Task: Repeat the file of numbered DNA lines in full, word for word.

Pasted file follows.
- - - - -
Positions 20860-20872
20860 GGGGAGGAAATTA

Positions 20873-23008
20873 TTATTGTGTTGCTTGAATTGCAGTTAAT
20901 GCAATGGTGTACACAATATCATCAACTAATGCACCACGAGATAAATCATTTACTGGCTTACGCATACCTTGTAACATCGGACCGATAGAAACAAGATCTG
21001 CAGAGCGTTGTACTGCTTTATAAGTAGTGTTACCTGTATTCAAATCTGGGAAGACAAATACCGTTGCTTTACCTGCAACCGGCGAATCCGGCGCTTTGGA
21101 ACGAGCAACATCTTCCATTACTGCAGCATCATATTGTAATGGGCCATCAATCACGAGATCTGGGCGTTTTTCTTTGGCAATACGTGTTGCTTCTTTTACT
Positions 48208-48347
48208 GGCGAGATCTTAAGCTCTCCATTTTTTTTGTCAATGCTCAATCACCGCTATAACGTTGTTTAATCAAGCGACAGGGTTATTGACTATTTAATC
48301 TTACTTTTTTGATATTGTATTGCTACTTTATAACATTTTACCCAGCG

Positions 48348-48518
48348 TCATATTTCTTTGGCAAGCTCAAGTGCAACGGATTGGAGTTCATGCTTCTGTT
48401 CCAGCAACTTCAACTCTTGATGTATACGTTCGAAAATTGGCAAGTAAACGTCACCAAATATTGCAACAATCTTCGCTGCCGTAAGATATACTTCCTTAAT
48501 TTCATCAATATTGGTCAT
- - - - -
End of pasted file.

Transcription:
Positions 20860-20872
20860 GGGGAGGAAATTA

Positions 20873-23008
20873 TTATTGTGTTGCTTGAATTGCAGTTAAT
20901 GCAATGGTGTACACAATATCATCAACTAATGCACCACGAGATAAATCATTTACTGGCTTACGCATACCTTGTAACATCGGACCGATAGAAACAAGATCTG
21001 CAGAGCGTTGTACTGCTTTATAAGTAGTGTTACCTGTATTCAAATCTGGGAAGACAAATACCGTTGCTTTACCTGCAACCGGCGAATCCGGCGCTTTGGA
21101 ACGAGCAACATCTTCCATTACTGCAGCATCATATTGTAATGGGCCATCAATCACGAGATCTGGGCGTTTTTCTTTGGCAATACGTGTTGCTTCTTTTACT
Positions 48208-48347
48208 GGCGAGATCTTAAGCTCTCCATTTTTTTTGTCAATGCTCAATCACCGCTATAACGTTGTTTAATCAAGCGACAGGGTTATTGACTATTTAATC
48301 TTACTTTTTTGATATTGTATTGCTACTTTATAACATTTTACCCAGCG

Positions 48348-48518
48348 TCATATTTCTTTGGCAAGCTCAAGTGCAACGGATTGGAGTTCATGCTTCTGTT
48401 CCAGCAACTTCAACTCTTGATGTATACGTTCGAAAATTGGCAAGTAAACGTCACCAAATATTGCAACAATCTTCGCTGCCGTAAGATATACTTCCTTAAT
48501 TTCATCAATATTGGTCAT